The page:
This paper makes a contribution to our understanding of research in home environments by drawing attention to the dearth of research that gives full account of children’s perceptions and experiences in the context of technology in the home. It describes a study of 3- and 4-year-old children’s play and learning with toys and technologies in family settings and how an ecocultural approach was enlisted as a framework for understanding the home’s unique mix of inhabitants, learning opportunities and resources. Methods that are compatible with such an approach are discussed in terms of how we made decisions about the types of data that can help us to understand more about family interactions and activities and, consequently, about children’s learning. The framework also gave shape to our interpretations of the data, enabling us to illuminate the complex of practices, values and attitudes and their intersections with technology. It concludes by speculating on some of the reasons why children seem to be absent from many studies of technology in everyday life and suggesting some of the ways in which this may be remedied.
Those studies that foreground relationships between children and technologies in the home, especially involving younger children, are typically written from a developmental psychology or child health perspective and point to the potential harm that the presence of technology in the home can present to children. As it focuses on screen-based media, this media effects research tends to be narrow in its scope and the experimental designs favoured by its proponents often fail to take account of the complexities of family life or offer a child’s perspective on their environment. The American Academy of Pediatrics, for instance, has produced a review of such research for its latest policy statement . This medicalized perspective on children’s uses of technology has gained extensive publicity as it discourages families from allowing children under the age of 2 to have any screen exposure at all and it suggests that older children’s screen time should be limited to <2 h a day. It also states that televisions and internet-connected devices should be kept out of a child’s bedroom, usage should be monitored and a family home use plan should be produced that includes a ban on screen-based media at meals and bedtimes. As this document and its earlier iterations have been enormously influential, both in the USA and in Europe, taking account of parents’ responses to such enjoinders can be an important component of building up a picture of children’s access to, and uses of, technology in the home.
While the 3- and 4-year-old children who are the focus of our research interest therefore receive considerable attention from the media effects researchers as a result of concerns over their perceived vulnerabilities, this age group does not get much attention from the interaction design community. The forerunner of the ACM Interaction Design for Children conferences was held in Eindhoven in 2002 to address the ways in which children had been overlooked by some of the mainstream conferences, with the call for papers claiming that the field of human–computer interaction had recognized the need to invent new techniques to meet the growing interest in children as users of technology.4 As the proceedings of the subsequent conferences reveal, there are plenty of examples of studies that take a more child-centred view, although they typically involve an emphasis on designing for or with children through design sessions in schools and clubs and they have not generally translated into more widespread studies of technologies in the home. But it remains the case that while the participatory approach often favoured in this field is to be welcomed, and has become the new orthodoxy over the years, the child may still remain conceptually isolated from the parents and siblings that co-construct a context of use.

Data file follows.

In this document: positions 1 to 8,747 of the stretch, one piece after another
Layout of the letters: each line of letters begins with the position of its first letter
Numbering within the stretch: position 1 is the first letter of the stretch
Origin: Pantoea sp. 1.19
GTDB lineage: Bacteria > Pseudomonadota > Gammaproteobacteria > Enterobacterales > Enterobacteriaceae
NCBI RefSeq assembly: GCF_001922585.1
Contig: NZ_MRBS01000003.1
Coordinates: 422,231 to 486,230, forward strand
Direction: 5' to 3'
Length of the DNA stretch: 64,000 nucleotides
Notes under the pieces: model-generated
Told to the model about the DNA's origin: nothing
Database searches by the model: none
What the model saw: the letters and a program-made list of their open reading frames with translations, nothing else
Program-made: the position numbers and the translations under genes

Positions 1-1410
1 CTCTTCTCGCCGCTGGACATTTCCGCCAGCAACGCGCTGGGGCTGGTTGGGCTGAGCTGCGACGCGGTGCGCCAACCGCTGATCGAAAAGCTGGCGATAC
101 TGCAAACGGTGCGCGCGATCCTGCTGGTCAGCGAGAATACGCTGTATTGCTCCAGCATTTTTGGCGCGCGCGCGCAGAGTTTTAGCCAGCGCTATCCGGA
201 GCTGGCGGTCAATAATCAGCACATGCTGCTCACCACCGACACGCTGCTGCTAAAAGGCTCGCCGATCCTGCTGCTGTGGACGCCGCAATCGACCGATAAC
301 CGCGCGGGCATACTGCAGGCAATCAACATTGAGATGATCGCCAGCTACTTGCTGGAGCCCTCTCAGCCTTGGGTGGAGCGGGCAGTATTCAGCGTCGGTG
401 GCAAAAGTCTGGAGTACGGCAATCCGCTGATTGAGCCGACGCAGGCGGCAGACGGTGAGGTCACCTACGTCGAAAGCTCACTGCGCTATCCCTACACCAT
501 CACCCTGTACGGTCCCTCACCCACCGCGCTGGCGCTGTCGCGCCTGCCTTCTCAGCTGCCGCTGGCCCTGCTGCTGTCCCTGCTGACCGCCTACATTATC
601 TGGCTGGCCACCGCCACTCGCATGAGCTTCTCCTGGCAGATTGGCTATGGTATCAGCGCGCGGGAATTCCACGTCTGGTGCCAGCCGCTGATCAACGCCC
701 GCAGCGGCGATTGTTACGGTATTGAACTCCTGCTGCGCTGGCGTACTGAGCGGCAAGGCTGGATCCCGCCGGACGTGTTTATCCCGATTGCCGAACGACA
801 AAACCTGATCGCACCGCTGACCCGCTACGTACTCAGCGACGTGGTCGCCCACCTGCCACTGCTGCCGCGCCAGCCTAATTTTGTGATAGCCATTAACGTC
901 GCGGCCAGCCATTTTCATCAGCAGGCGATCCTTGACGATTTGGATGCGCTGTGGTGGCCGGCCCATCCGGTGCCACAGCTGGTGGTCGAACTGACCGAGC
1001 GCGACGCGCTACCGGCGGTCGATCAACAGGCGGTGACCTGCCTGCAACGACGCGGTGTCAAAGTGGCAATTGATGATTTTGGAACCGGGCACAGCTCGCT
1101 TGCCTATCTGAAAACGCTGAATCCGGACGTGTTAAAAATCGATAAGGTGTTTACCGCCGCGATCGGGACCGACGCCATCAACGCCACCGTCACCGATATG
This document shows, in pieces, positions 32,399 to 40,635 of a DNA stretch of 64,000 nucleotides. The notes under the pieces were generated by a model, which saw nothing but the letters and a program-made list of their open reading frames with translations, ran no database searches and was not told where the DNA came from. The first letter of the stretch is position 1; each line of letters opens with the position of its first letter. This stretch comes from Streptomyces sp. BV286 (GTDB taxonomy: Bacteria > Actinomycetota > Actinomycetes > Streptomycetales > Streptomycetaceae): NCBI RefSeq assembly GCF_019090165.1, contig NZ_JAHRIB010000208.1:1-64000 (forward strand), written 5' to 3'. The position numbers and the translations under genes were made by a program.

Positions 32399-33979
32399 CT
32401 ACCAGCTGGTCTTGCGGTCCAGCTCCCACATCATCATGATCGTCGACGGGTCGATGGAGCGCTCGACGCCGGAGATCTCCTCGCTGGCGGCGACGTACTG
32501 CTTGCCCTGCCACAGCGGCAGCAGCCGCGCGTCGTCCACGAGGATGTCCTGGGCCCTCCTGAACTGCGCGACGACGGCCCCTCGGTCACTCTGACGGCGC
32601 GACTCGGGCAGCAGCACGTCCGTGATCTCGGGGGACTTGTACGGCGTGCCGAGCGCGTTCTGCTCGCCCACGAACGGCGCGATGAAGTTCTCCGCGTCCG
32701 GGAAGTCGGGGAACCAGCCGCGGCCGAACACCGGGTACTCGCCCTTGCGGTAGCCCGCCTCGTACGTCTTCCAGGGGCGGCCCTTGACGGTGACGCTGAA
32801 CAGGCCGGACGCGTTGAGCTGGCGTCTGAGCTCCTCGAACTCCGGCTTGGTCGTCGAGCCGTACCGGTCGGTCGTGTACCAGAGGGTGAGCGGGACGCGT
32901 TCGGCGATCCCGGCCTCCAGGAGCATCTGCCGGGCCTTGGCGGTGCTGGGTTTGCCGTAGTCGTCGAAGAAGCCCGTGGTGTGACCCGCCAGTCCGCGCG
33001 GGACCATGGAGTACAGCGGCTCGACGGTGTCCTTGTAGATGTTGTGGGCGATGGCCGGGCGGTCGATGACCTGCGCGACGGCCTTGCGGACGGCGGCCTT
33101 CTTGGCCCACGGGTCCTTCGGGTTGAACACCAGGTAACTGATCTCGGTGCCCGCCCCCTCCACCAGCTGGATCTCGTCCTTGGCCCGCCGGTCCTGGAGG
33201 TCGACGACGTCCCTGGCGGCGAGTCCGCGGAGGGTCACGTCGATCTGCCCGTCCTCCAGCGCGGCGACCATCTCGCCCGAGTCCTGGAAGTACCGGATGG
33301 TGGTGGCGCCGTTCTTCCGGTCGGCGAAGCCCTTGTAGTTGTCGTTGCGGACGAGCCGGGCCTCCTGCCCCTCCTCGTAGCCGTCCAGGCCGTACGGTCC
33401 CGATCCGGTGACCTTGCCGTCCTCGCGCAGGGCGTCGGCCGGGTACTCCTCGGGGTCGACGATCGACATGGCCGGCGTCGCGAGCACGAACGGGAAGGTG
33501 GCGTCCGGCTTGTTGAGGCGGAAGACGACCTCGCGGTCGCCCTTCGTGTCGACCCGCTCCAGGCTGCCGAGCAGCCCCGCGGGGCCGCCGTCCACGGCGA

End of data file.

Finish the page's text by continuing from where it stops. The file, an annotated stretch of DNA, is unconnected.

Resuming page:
We produced a broad classification of ‘high’ and ‘low’ levels of technology ownership based on a tour of the house and confirmed by interview but this is applicable only to this sample of families and does not refer to any external measures. As became clear from our analysis, these levels of ownership were shaped to some extent by socio-economic status and children’s individual preferences as well as previous experiences with technology by caregivers7 and their beliefs about its educational potential. Nevertheless, by the time they started school at age 5, all the children in the study had encountered devices such as desktop and notebook computers, mobile phones, MP3 players, televisions and games consoles and the products or outputs—such as DVDs, websites, games and interactive stories—that are viewed, read, played or created on these devices. All the children also had technological toys, including play laptops or robotic dogs.
Each visit had a common core of data collection, such as establishing any changes in family circumstances, but also had a particular focus, such as parents’ autobiographical accounts of their own childhoods (see Section 4.1), audits of toys and technologies, or shared discussions with parents and children about the transition to school. A diversity of methods enabled us to pay some attention to the visibility of children, gain some insights into children’s and parents’ perspectives, and construct multifaceted pictures of the interactions between family practices, technology and children’s everyday lives. The theoretical framework for the study is described in the next section, followed by a more detailed account of some of the methods, how they were developed from a theoretically informed position, the methodological challenges they addressed, particularly in terms of paying heed to the children’s experiences and perspectives, and some of the findings that followed.